Orange County

National Coming Out Day observed at UNC School of Law

Rachael Riley;

CHAPEL HILL -- University of North Carolina law school students and guests celebrated the 28th anniversary National Coming Out Day on Tuesday by hearing about Charlotte’s efforts for equality.

The Lambda Law Students Association, an LGBT support and advocacy group for the law school, invited Charlotte Mayor Jennifer Roberts address “how Charlotte came out and what happened after.”

Prior to introducing Roberts, Abe Johns, president of the association, told the crowd of about 80 guests that he knew he was gay since fourth grade, but did not tell anyone until he was 21.

“Today is important because visibility matters,” Johns said. “Visibility is knowledge, and knowledge is power and visibility helps people understand what is fair. By knowing what is fair, we can distill what is just.”

In his introduction of Roberts -- a UNC alumna -- Johns said it was under her leadership that Charlotte adopted a “comprehensive nondiscrimination law for the protection of lesbian, gay, bisexual and the transgender people.”

Roberts said she thinks it’s an interesting question when people ask her about her views on LGBT rights.

“I was taught in democracy that everybody deserved to be treated equally, that everybody deserved a voice, that everyone deserved to be included,” she said.

Roberts said the matter of LGBT inclusion and equality reached Charlotte’s local leaders in 1992, though at that time an ordinance failed by a 4-7 vote.

“So this is not a brand new issue for Charlotte,” she said. “This is not a brand new issue for our country. We have come a long way.”

In 2015, prior to her election as mayor, Roberts said the nondiscriminatory ordinance made its way back to Charlotte and was an ongoing conversation during local campaigns.

On March 2, 2015, the ordinance contained three parts, which included nondiscrimination of public accommodations, along with a clause stating businesses should be nondiscriminatory.

An amendment was proposed to extract mention of bathrooms, showers and locker rooms from the ordinance and instead for it to state “nondiscrimination of public accommodations.” The amendment passed 9-2. However, the Charlotte Council voted 6-5 against the complete ordinance.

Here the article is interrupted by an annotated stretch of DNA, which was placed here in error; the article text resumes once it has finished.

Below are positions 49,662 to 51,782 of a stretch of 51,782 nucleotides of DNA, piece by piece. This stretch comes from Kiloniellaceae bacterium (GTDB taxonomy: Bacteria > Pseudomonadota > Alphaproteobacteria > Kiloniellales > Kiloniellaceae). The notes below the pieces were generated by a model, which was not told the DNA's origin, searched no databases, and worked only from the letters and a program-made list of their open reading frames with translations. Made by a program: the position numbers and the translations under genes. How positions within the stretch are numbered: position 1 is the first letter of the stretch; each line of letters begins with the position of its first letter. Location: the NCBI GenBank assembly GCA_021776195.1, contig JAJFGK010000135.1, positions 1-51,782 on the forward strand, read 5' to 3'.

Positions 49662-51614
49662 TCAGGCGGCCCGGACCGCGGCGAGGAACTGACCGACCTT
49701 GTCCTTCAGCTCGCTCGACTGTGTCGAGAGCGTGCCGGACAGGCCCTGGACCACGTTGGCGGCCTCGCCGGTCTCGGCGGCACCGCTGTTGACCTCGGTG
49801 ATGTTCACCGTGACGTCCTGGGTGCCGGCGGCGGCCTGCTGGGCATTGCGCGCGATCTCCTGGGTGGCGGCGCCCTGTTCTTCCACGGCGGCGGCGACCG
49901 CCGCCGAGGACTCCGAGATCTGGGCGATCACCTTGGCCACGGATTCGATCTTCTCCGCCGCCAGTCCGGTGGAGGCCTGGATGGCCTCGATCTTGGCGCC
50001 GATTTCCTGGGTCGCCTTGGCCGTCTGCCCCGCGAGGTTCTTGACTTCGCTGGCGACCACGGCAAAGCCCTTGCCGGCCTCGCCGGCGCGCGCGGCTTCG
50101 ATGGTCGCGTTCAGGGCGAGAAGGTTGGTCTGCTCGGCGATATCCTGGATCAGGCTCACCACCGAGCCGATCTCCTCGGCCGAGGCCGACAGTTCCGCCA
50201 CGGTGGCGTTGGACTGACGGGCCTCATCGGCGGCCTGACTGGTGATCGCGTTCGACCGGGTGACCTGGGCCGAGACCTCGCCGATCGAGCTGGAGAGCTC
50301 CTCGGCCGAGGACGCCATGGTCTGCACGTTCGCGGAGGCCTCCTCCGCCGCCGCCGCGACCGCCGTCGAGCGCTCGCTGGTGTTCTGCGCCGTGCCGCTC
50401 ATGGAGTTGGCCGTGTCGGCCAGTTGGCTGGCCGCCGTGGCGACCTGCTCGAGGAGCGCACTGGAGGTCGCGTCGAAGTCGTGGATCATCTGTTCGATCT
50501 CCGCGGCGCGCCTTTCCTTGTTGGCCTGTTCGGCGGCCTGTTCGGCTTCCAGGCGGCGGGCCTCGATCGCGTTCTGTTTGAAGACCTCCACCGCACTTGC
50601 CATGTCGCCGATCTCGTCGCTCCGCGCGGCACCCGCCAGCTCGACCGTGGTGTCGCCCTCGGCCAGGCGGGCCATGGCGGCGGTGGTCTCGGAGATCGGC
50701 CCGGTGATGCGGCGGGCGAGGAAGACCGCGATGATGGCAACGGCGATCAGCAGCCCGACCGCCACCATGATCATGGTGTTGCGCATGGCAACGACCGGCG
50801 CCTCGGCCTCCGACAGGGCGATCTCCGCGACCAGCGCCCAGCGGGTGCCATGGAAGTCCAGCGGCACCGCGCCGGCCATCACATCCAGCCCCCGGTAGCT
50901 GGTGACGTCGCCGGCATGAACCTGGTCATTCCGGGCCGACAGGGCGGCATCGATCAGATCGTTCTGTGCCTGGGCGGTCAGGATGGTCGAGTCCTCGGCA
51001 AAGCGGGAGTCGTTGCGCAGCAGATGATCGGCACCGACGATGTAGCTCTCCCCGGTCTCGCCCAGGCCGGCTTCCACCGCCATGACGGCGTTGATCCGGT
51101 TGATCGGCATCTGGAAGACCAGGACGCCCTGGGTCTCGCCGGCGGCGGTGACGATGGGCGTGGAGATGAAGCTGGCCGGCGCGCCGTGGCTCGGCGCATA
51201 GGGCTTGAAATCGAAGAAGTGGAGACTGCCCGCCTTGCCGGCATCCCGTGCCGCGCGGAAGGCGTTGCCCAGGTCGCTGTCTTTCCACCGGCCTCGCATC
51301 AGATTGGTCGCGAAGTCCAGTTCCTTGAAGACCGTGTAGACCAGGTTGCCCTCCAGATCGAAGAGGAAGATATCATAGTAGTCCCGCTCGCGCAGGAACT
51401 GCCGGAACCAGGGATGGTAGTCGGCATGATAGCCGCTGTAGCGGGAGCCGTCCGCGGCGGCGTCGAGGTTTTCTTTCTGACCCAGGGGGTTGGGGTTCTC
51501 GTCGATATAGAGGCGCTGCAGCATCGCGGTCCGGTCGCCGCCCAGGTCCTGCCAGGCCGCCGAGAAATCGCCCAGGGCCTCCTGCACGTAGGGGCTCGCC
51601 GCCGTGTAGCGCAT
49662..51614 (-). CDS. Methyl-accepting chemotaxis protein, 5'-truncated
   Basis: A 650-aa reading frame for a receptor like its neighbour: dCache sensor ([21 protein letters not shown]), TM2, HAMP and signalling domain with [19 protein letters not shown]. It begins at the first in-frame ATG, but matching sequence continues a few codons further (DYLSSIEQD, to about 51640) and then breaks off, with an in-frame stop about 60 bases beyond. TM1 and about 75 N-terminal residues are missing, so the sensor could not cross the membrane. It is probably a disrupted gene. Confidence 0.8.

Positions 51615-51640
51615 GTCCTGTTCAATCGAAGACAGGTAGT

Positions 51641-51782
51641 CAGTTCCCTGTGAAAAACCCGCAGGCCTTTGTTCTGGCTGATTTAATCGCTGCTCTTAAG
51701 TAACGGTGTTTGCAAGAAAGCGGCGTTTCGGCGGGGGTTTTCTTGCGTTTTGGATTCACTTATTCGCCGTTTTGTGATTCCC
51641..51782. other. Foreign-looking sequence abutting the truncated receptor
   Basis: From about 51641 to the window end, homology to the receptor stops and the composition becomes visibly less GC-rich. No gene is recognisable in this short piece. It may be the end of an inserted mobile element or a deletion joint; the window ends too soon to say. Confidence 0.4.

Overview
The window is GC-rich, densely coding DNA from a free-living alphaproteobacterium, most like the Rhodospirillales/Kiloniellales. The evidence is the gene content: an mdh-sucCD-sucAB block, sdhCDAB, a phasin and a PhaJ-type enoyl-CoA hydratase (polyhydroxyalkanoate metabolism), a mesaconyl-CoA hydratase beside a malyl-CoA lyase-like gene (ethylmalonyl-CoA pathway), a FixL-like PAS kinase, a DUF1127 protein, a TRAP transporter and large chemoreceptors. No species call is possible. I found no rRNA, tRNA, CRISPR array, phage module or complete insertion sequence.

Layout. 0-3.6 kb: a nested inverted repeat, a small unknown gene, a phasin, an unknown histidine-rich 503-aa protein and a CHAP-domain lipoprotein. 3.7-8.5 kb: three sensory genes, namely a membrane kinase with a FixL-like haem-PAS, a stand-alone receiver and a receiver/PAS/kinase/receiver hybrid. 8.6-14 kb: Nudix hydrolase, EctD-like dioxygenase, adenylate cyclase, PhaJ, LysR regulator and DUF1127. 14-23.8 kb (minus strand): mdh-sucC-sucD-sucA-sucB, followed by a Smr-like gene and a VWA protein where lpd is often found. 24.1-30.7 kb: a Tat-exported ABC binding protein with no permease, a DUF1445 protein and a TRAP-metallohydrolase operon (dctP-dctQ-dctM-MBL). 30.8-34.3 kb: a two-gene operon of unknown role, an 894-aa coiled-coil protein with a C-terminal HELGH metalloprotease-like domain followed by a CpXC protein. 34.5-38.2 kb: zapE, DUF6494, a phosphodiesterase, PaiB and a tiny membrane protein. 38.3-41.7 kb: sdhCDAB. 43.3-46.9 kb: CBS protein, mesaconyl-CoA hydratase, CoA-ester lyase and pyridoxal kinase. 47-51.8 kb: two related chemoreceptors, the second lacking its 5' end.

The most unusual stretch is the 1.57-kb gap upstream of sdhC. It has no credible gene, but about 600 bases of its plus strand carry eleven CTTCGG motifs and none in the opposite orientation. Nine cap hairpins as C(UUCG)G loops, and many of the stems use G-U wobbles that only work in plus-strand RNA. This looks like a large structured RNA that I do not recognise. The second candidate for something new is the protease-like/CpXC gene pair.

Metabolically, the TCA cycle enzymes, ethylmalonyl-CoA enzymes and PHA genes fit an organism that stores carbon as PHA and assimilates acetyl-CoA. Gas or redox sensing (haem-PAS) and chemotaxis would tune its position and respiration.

Roberts said a few individuals felt the mention of facilities should remain in the ordinance.

After elections in November 2015, it came back for council consideration Feb. 22 following public forums and passed 7-4 and included the mention of facilities.

Hours later, Roberts said state officials reacted.

“We thought, OK, if anything happens, they’ll do something like say local governments can’t have a rule on bathroom facilities,” she said. “We did not foresee the extent that the state would go to on (House Bill) 2.”

What was put into place, Roberts said, left out categories Charlotte’s ordinance contains, which includes mention of sexual orientation, gender identity and gender expression.

As of May 4, Charlotte had lost an estimated $86 million related to events, motel stays from those events, direct spending and business negotiations within six weeks of the legislation, Roberts said.

“They recognize that cities in North Carolina are progressive and inclusive, but they also know the perception of a state law that trumps everything,” she said.

Though there were later discussions to repeal the bill and for Charlotte to repeal its ordinance, Roberts said there was a fear that if would mean the city was taking a step back.

“Let people be who they are, and I’m hoping that our community will get to that point,” she said.

Emily Sorge is a first-year student at UNC and part of the law school’s association who attended Tuesday's event because she has friends who are transgender men and think they should be able to use samesex bathrooms.

“ I knew some of it -- like the effect on business,” Sorge said of what she took away from Roberts remarks. “I didn’t realize all the ins and outs of the law -- how much the state government sprung (H.B. 2) on everyone else.”

Following the event, Roberts said she thinks the “state needs to allow local communities to address the issues that they know best.”